When runners can participate in viable races and also help charities big time, it serves a double purpose.
That is the case for the fourth annual Dalton Red Carpet Half Marathon/5K/2K on Oct. 26 in downtown Dalton.
City of Refuge-Dalton and Family Promise of Whitfield County are the primary beneficiaries.
Race director David Sanders said the past two years have netted $70,000 for those two charities, with $40,000 raised last year.
“We have a good chance of making $50,000 this time,” Sanders said. “We’ve got more corporate sponsors to go with all of the runners’ fees.”
For the charities, fees will go 100 percent locally to help provide food, clothing, medical attention and housing.
From the first year, the half marathon — the country’s fastest growing road race distance in terms of popularity — has been the feature event on Dalton Red Carpet race day. The 13.1-mile jaunt represents the longest distance of the 13-event Runner of the Year competition, which is coordinated by Carpet Capital Running Club.
Having participated in the other three half marathons, it is penciled in each year on my calendar. This represents my longest race of the year, with marathons long ago in the rearview mirror.
With the event less than three weeks away, most half marathoners should be doing at least one leisurely 10-mile training run a week by now. Do not be concerned by the time it takes you to complete such a run.
On the assumption that you have a race day time goal, plan to do your training runs much slower. Figure about one-and-a-half to two minutes slower per mile.
The idea is to be on your feet about the same amount of time as your projected clocking in the race. For example, if you are shooting for a time of two hours, that is a 9-minute, 8-second average per mile. Your training runs likely would be in the 10:45 to 11-minute range.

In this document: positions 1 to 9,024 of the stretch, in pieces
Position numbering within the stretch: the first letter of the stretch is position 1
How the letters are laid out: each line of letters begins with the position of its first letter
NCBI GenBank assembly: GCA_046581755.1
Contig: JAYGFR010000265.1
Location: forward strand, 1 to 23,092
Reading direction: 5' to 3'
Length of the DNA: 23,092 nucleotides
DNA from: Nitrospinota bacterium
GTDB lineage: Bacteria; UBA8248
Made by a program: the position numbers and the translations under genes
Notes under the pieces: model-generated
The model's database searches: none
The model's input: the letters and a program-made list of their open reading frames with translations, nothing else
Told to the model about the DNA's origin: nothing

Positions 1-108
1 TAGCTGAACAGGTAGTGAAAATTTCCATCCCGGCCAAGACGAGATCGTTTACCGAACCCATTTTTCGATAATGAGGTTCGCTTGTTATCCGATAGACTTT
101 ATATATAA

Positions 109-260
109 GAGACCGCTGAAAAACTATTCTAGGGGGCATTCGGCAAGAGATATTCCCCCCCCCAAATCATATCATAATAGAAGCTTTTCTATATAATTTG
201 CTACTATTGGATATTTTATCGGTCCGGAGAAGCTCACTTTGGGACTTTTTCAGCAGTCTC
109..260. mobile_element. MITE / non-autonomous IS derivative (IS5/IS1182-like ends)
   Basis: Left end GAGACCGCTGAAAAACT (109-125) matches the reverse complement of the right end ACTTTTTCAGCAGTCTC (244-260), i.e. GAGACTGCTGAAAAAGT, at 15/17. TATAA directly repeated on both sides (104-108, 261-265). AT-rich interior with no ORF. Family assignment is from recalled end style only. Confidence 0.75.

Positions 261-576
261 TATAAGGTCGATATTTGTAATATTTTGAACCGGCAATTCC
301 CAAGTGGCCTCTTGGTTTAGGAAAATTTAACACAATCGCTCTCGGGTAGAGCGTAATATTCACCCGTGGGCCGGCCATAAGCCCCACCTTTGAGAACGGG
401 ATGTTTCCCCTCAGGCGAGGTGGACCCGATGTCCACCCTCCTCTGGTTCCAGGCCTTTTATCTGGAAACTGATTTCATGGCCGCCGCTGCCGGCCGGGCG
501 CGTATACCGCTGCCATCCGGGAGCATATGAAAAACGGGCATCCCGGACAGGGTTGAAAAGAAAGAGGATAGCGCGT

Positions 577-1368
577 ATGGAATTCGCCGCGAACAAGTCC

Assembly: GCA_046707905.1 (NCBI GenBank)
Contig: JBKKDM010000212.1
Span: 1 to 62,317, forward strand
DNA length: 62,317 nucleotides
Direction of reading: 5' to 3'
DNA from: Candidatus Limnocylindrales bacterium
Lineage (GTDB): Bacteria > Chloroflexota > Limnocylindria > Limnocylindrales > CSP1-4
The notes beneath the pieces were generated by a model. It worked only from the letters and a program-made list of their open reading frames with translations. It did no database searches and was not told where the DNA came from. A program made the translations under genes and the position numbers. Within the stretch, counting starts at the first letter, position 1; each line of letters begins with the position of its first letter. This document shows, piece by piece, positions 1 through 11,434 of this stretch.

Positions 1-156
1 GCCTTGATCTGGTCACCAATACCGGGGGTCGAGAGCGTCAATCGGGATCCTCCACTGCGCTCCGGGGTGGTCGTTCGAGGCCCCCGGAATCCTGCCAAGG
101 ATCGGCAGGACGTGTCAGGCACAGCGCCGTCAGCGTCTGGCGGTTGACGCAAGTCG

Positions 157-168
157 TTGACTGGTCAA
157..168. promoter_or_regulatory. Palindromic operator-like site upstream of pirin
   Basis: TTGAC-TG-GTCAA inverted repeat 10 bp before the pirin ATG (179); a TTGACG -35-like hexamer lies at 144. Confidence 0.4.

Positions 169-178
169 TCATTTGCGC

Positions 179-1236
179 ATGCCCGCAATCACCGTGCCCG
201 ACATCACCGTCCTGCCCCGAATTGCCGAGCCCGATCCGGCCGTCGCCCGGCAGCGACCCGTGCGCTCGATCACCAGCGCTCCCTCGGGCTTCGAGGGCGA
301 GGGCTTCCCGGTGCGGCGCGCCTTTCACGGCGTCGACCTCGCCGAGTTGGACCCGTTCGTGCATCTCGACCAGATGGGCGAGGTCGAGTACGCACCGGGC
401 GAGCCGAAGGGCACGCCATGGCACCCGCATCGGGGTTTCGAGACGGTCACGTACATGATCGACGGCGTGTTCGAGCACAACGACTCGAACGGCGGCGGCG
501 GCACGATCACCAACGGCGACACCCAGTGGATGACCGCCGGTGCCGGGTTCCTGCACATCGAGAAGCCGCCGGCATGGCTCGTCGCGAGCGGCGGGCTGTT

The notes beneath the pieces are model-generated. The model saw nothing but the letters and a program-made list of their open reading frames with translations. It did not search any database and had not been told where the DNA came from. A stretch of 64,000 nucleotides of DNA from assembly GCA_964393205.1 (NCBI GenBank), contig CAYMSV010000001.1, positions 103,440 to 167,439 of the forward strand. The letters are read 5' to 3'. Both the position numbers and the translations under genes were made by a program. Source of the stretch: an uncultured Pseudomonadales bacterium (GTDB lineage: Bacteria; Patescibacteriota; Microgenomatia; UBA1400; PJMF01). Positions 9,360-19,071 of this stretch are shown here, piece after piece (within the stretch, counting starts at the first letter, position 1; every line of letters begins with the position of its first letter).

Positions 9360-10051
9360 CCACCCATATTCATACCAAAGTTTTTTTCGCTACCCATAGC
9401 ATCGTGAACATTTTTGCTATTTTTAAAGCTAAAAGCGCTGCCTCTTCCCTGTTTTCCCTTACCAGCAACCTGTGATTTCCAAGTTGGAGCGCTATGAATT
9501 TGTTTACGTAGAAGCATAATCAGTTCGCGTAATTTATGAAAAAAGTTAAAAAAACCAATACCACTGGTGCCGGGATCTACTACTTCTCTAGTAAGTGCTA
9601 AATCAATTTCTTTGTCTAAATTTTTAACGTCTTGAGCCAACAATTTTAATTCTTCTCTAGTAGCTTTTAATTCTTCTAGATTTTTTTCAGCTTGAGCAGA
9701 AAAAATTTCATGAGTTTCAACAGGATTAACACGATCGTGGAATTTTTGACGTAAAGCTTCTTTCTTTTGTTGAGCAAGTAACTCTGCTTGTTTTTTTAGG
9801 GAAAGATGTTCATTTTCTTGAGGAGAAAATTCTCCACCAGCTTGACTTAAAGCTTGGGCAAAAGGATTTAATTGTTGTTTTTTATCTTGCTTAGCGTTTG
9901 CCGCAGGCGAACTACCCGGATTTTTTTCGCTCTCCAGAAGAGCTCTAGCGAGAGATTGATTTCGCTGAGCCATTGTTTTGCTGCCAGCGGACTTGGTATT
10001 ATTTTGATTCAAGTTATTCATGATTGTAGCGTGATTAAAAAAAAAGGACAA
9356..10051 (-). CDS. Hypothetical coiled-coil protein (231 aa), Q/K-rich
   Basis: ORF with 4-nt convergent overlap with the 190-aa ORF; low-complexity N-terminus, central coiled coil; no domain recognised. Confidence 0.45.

Faster weekly pace sessions on the track or the road can help your speed. You should also expect to get an adrenaline boost on race day after tapering the week before.
Do not overlook the importance of the shorter 5-kilometer and 2-kilometer events. These participants will take pride in their fitness while aiding the deserving charities.
Since the 5K is the standard high school cross country distance, you can expect many prepsters as usual to do this run. I strongly urge the high schoolers to not do the half marathon at this time, because it can mess up your competitive cross country running with region and state races coming up soon after.
“Two years ago, we had a little more than 1,200 for the three races,” Sanders said. “This year, we’ll probably beat that. At our cutoff date (Sept. 28) before the prices went up, we were off about 5 percent locally in the half marathon. Amazingly, though, we had about 60 percent more from the outside area. The good word has reached outside our area to such areas as Atlanta. Our prices are lower than almost any place else, particularly the half marathon.”
Sanders hardly can wait for race day.
“I believe that it will be our best ever,” he confidently said. “You learn more each year. A lot of races treat you as an afterthought. We want to treat each (participant) like a customer.”
For runners and their backers looking to wind down later, they can anticipate the Liberty Tree Festival, which will feature the band Fastball this year.
• ALSO A RECORD: Melissa Dykes, 25 of Rocky Face, was inadvertently omitted from the Georgia Road Race state record list in earlier results reported at the Eton Country Fair 4-Miler.
Race director Terry Strawser said Dykes set the women’s open division state record for the race in 29 minutes and 31 seconds. She was one of eight people to establish records on the certified Eton course.
• TUNEUP RUN: One week prior to the Dalton extravaganza, on Oct. 19, the sixth annual Black Bear Classic 5K in Chatsworth can serve as a tuneup. Action starts and ends at First National Community Bank.
This event also counts in the CCRC’s Runner of the Year competition.
• BLISTERING PACE: For anybody who considers marathon runners to be plodders, consider what 31-year-old Wilson Kipsang of Kenya did in the recent 40th annual Berlin Marathon.
Negotiating the 26.2 miles (imagine the distance from Dalton to Chattanooga) in two hours, three minutes and 23 seconds, he averaged a robust 4:42 per mile.
That time would win many boys’ high school 1,600-meter races on flat four-lap tracks.
Yes, the best in the world can accomplish some amazing things.
Doug Hawley has been a competitive distance runner for more than 50 years. You can write to him at firstname.lastname@example.org.